• In the rural mountain environment, we are concerned about fire and injuries. We have an Emergency Plan that you should review before you arrive, or print for reference. Luckily, the summer has been wet on the mountain, so the fire hazard is no very high. However, any medical concerns should be attended immediately, because help is not around the corner.
  • With the anticipated sunny, dry weather this weekend, remember UV protection and drinking enough water will be important.
  • With low humidity, it may get down to the 40’s at night. Get the coat and sweater out of the closet for observing, and the blanket for sleeping.
  • Shoes and boots: remember that both woods and fields are uneven, and even without rain the fields can be soaked with dew. Bring sturdy, waterproof footwear.

Raffle items and other ‘stuff’ you need

You can find the current list of raffle prizes and their donors here. Also remember that Hands on Optics will be present for some items you might find you need. Gary Hand is a supporter;  Skip Bird — who will be at AHSP — can bring items you might decide you want to see on the mountain. Also, we have an amateur astronomers’ swap table on Friday before dinner.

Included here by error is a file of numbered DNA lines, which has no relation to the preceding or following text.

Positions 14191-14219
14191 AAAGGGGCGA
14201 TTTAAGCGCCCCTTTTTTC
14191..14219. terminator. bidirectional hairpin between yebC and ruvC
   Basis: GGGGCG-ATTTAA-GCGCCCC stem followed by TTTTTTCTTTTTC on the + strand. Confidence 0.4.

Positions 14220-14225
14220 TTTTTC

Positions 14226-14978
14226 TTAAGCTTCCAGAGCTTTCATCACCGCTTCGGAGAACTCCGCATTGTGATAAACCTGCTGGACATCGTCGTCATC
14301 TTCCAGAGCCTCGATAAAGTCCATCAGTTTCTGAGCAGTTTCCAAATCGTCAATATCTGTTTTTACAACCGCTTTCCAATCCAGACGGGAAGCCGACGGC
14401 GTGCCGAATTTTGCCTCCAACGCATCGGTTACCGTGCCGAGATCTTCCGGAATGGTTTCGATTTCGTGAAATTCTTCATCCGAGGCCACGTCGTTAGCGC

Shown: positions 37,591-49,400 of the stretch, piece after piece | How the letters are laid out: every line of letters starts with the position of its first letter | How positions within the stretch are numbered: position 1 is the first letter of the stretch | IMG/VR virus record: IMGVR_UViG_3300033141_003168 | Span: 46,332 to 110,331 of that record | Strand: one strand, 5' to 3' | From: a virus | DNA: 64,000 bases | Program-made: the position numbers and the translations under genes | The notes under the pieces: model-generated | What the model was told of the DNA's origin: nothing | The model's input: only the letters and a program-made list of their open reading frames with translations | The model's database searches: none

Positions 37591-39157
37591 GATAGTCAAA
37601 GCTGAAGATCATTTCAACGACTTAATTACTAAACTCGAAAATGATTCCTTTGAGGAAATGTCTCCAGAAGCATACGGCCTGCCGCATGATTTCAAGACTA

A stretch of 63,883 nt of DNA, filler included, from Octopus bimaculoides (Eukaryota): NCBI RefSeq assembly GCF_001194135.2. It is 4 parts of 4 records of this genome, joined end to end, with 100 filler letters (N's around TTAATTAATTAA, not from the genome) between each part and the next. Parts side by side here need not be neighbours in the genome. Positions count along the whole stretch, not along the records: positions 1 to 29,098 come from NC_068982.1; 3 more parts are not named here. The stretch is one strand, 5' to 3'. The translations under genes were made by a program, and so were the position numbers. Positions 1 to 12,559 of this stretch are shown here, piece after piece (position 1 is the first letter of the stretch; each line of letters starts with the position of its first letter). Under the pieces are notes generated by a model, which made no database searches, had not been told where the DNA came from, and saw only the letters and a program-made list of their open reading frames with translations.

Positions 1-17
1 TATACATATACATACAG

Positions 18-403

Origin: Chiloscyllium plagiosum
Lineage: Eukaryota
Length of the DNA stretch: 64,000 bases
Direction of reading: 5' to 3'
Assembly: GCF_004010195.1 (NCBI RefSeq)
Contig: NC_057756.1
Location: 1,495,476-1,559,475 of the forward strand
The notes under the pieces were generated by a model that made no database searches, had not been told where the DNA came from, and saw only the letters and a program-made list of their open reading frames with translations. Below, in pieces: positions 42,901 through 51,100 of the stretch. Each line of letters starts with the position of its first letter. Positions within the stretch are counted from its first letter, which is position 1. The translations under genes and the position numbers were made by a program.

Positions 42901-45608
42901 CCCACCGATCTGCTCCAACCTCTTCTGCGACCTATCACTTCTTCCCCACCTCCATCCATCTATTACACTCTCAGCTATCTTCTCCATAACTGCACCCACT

Mentoring

Richard Grauel will be the matchmaker for mentors and mentorees. Especially if you are new to amateur astronomy, have a new telescope you would like to learn better, or are looking for help in upgrading, contact Richard and he will try to find someone who can help you. And remember that informal montoring goes on informally throughout the weekend; if you see someone doing something interesting, just ask to learn.

Collected notes from former years.

There are two pages on the web site that summarize a lot of the collected recommendations from previous years. We have tried to make up-to-date for this year. Especially valuable for first-timers.

Planning your trip describes routes and resources

What to expect describes what happens at AHSP itself at TMI.

DVDs appropriate for evening viewing

We plan to let people watch scifi or other appropriate videos should an evening not be good for observing. Our plan to prepare for clouds may be working to keep them away. Still, bring a DVD you would be willing to share. Be sure that it is appropriate for the age groups that will be present – at least middle school and up.

Early arrival – sorry, you can’t

Every year we get some questions about arriving Thursday night, or earlier. Because of our arrangements with TMI and the need for volunteers to set up the entire facility, AHSP cannot accept early arrivals before 10 a.m. Friday. There are many public and private campgrounds nearby in the Seneca Rocks area and the National Forest.

  • Spruce Knob Lake Campground is closest to TMI, further up Sawmill Run Rd. by just a few miles.

 

Questions

You can still send questions to us at info@ahsp.org, although the volunteers are becoming increasingly busy with direct preparations for the group and themselves.

At AHSP, you can ask at the registration tent when you arrive, and will be able to recognize volunteers throughout the weekend by their distinctive lanyards.

Clear skies,

— Alan